The pills were were distributed in the U.S. wholesalers, distributors and pharmacies, and they have been notified by recall letter to return affected products, the FDA said.

courtesy NJ.com

FDA Warns Parents To Avoid Teething Remedies

Teething baby

Federal health officials warned parents Wednesday about the dangers of teething remedies that contain a popular numbing ingredient and asked manufacturers to stop selling their products intended for babies and toddlers. At least one major manufacturer announced that it will pull its teething gel for infants off the market.

The Food and Drug Administration said that various gels and creams containing the drug benzocaine can cause rare but deadly side effects in children, especially those 2 years and younger.

The agency has been warning about the products for a decade but said reports of illnesses and deaths have continued. Now, it wants teething products off the market, noting there is little evidence they actually work.

“We urge parents, caregivers and retailers who sell them to heed our warnings and not use over-the-counter products containing benzocaine for teething pain,” said FDA Commissioner Scott Gottlieb, in a statement.

The FDA said it will take legal action against companies that don’t voluntarily remove their products for young children. Manufacturers are expected to comply as soon as possible.

The agency posted a video on YouTube entitled, “Do teething babies need medicine on their gums? No.” It urged parents to avoid the products because of the risk of a potentially life-threatening condition called methemoglobinemia, which reduces oxygen in the blood.  It also repeated a previous



Benzocaine is also used in popular over-the-counter products for toothaches and cold sores in adults, including Orajel and Anbesol and generic drugstore brands. Products for adults can remain on the market but the FDA wants companies to add new warnings.

Benzocaine can cause a rare blood condition linked to potentially deadly breathing problems. The pain-relieving ingredient can interfere with an oxygen-carrying protein in the blood. Symptoms include shortness of breath, headache and rapid heart rate.

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The UK Greenlights Designer Baby Research but Not For What You Think

designer-babies-2

Today, regulators in Great Britain granted permission for researchers to begin genetically modifying human embryos.

When many people think of genome editing, one think of movies like Gattaca and people toying around with pre-determined characteristics in order to create babies with ideal traits, eye color, hair color, abilities and such. There are tons of ethical and moral concerns.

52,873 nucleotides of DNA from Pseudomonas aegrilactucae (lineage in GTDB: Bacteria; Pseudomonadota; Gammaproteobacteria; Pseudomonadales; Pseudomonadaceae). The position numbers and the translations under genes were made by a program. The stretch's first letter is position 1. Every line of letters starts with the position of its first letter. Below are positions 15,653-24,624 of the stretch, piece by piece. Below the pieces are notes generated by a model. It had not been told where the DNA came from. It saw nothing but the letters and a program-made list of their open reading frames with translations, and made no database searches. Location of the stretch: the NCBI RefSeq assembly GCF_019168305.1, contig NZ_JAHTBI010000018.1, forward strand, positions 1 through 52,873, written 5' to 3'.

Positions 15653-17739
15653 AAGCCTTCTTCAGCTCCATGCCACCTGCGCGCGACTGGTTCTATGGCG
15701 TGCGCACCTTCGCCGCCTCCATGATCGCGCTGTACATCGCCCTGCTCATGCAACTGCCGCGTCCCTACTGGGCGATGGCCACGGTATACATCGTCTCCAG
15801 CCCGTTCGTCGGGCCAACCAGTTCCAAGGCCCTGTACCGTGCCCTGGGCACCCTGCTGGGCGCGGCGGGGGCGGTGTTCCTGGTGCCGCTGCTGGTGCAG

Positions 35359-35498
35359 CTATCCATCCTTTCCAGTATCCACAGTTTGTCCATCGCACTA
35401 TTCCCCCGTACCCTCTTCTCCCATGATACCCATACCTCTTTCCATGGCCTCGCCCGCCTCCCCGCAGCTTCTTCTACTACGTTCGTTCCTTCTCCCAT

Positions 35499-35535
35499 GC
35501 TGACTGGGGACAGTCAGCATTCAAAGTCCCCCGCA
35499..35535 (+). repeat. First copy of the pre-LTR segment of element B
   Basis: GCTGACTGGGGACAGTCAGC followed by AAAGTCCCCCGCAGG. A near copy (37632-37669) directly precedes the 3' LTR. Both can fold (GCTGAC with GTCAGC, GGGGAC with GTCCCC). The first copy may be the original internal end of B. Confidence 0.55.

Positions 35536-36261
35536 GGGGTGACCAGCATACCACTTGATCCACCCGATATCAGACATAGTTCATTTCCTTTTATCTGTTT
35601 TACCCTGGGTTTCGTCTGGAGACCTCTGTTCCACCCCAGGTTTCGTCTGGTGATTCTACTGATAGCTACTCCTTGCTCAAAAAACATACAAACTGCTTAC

gattaca

But the Francis Crick Institute in London plans to study the embryos for 14 days in order to try to figure out why some embryos result in a miscarriage and others grow until term. The European nation’s Human Fertilisation and Embryology Authority (HFEA) approved the plans proposed by stem cell scientist Kathy Niakan.

The group will use leftover embryos donated from IVF couples and study a single cell til it grows to about 250 cells.

Niakan will utilize a genome editing procedure called Crispr-Cas9 to turn genes on and off in early stage human embryos. She will then monitor how the modifications will impact placenta development. This editing procedure permit scientists to make precise DNA changes with the potential to correct faulty genes and treat genetic disorders.

Correcting disorders is one thing. Ethicists fear this technology will soon allow parents to select the traits they want their future kids to have.

After studying the cell growth, the embryos will be destroyed. A couple of years ago the US Food and Drug Administration held hearings to discuss proposals to do the same here but it ultimately was not approved.

There was a lot of outrage over harvesting and growing embryos that will never be implanted in a  woman but instead destroyed. Here you go inserting concerns about the destruction of embryos. And a look a this amazing footage of a very active fetus inside her mom’s womb.

 

Amazing Footage of Life in the WombWOW. Check out these 4D ultrasounds videos. Life is a miracle!

Posted by Pro-Life Wisconsin on Thursday, August 27, 2015

h/t The Guardian

photo: RedBrick

 

 

Kim Kardashian Updates & Puts Morning Sickness Ad back Up

kim k diclegis bellyitchblog.c om

Today, Kim Kardashian put back up on Twitter, Facebook and Instagram the morning sickness ad that the US Food and Drug Administration made her take down for failure to state the side effects. She added the missing information about the side effects of the drug and the fact it hadn’t been tested on women with the most extreme form of morning sickness

The makers of Diclegis for extreme morning sickness should actually be glad the FDA stepped in. The amount of press the ad got because it was taken down had surpassed the number of people that follow Kim Kardashian on social media.

It harkens back to the old adage about there not being any such thing as bad publicity.

Anyway, one of my family members in her first trimester of pregnancy and she asked a group of us in an online forum for advice, and several people who are not Kim K fans and followers suggested Diclegis, partially because they had seen it discussed in the news related to the take down.  There you go!

Anyway, the family member I’m referencing was also very happy to learn that the side effect to the drug is excess drowsiness because she is already too tired at work, naturally because of the pregnancy. She decided her level of morning sickness is not that severe that she would need to take a drug that would cause additional fatigue.  She is going to try traditional relief remedies first. The drug is for women, for whom, traditional methods like changing diet, eating small mini meals, snacking on almonds, taking peppermint, ginger or eating things like preggie pops or wearing sea bands do not work.

Hence, the family member’s experience also exemplified what FDA warned about….the importance of having full disclosure in ads for pharmaceutical drugs.